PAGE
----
Netflix suffered a horror show as its shares lost a fifth of their value after latest subscriber numbers disappointed Wall Street.
The streaming service added 8.3 million customers in the last three months of 2021 – short of the 8.5 million that the company had targeted, despite a heavy line-up of new releases such as Don’t Look Up and Red Notice.
It pencilled in subscriber growth of 2.5 million for the current quarter, less than half the 5.9 million that was being forecast by analysts.
Image: Leonardo DiCaprio and Jennifer Lawrence star in Don’t Look Up. Pic: Netflix/Niko Tavernise
Shares fell nearly 20% in after-hours trading after the results were published, adding to a recent decline in the company’s value amid a wider slump in the tech sector.
The fall also wiped off most of the remaining gains it had seen since the start of the pandemic.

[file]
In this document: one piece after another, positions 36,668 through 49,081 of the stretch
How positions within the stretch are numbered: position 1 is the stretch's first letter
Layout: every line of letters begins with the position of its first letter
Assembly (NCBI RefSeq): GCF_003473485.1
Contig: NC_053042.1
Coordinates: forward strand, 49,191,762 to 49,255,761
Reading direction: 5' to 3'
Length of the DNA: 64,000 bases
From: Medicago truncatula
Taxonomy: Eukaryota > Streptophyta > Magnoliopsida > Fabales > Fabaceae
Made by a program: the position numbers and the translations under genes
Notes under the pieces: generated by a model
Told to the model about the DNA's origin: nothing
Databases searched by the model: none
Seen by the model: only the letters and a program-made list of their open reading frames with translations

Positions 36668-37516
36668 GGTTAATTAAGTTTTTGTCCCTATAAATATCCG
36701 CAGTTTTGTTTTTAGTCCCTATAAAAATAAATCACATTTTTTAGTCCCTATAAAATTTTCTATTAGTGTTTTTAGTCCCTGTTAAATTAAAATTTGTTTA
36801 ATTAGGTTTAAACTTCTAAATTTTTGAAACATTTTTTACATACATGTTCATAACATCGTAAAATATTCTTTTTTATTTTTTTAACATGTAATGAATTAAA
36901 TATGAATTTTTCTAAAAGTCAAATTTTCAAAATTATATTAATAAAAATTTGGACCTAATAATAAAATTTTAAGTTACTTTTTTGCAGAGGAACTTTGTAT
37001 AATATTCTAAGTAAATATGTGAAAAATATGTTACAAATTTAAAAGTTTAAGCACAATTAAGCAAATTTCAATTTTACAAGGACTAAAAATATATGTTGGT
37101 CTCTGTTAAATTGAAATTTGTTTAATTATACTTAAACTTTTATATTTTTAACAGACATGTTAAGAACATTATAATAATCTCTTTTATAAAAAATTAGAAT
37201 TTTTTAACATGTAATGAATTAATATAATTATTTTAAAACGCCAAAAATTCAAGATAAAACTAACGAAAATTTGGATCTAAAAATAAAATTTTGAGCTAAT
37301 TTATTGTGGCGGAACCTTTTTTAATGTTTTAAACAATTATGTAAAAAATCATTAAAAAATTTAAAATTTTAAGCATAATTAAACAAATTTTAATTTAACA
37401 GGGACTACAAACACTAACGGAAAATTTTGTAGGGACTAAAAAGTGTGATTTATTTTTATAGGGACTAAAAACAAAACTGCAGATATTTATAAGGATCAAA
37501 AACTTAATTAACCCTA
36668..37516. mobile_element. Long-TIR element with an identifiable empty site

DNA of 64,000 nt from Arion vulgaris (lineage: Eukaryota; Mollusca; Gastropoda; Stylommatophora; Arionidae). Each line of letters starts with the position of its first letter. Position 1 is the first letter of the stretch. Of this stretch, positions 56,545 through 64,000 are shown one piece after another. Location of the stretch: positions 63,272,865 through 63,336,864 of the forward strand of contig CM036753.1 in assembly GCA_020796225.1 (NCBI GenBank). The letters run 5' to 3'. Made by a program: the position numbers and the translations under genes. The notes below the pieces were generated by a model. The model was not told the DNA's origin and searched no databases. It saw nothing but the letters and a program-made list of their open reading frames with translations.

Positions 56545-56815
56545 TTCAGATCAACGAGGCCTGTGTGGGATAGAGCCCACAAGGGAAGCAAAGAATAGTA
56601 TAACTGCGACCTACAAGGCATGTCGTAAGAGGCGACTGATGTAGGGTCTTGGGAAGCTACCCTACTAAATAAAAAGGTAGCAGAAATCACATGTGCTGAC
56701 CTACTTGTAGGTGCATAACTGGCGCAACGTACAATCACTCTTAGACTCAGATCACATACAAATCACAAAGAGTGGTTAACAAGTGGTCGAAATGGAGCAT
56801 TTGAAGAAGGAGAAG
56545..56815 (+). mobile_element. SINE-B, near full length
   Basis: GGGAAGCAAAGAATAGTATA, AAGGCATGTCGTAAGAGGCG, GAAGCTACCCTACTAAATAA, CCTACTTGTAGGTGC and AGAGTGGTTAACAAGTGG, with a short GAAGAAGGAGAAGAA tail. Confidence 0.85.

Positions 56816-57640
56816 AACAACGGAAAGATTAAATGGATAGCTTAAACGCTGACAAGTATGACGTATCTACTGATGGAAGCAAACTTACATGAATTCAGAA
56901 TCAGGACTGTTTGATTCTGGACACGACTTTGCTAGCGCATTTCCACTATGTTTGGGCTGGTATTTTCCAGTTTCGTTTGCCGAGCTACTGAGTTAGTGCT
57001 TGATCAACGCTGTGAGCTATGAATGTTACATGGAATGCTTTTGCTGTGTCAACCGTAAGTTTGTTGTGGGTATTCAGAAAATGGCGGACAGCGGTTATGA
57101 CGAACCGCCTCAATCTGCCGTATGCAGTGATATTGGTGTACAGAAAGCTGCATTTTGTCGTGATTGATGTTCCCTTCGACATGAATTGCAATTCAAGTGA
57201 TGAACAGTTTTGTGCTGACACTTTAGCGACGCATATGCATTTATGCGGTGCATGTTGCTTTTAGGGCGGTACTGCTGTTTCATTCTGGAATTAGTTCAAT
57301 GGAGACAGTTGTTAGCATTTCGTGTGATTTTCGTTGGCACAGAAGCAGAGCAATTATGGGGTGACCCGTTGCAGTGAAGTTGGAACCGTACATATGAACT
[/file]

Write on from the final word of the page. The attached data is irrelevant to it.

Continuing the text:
Netflix enjoyed strong growth during lockdowns as more people stayed at home in front of the television watching hits such as The Crown and Bridgerton, picking up 37 million customers in 2020.
But it suffered a hangover last year when only 18 million were added – the slowest annual pace of growth for five years. It took the total number to just under 222 million.
Subscriber additions had been expected to stabilise this year to a pre-COVID pace similar to 2019, when they hit just under 28 million.
But in its latest update, Netflix tempered growth expectations for the months ahead due to the late arrival in the first quarter of new content such as the second series of Bridgerton and Ryan Reynolds’ time-travel film The Adam Project.
Image: The next series of Bridgerton is due in March. Pic: Netflix
Meanwhile rival services such as Disney+ and HBO Max are putting it under pressure, with Netflix admitting that competition “may be affecting our marginal growth some”.
However it said it was still growing in every country where other streaming services have launched.
“Even in a world of uncertainty and increasing competition, we’re optimistic about our long-term growth prospects as streaming supplants linear entertainment around the world,” the company told shareholders.
Full-year revenues for 2021 rose 19% to $29.7bn while net profits climbed 85% to $5.1bn.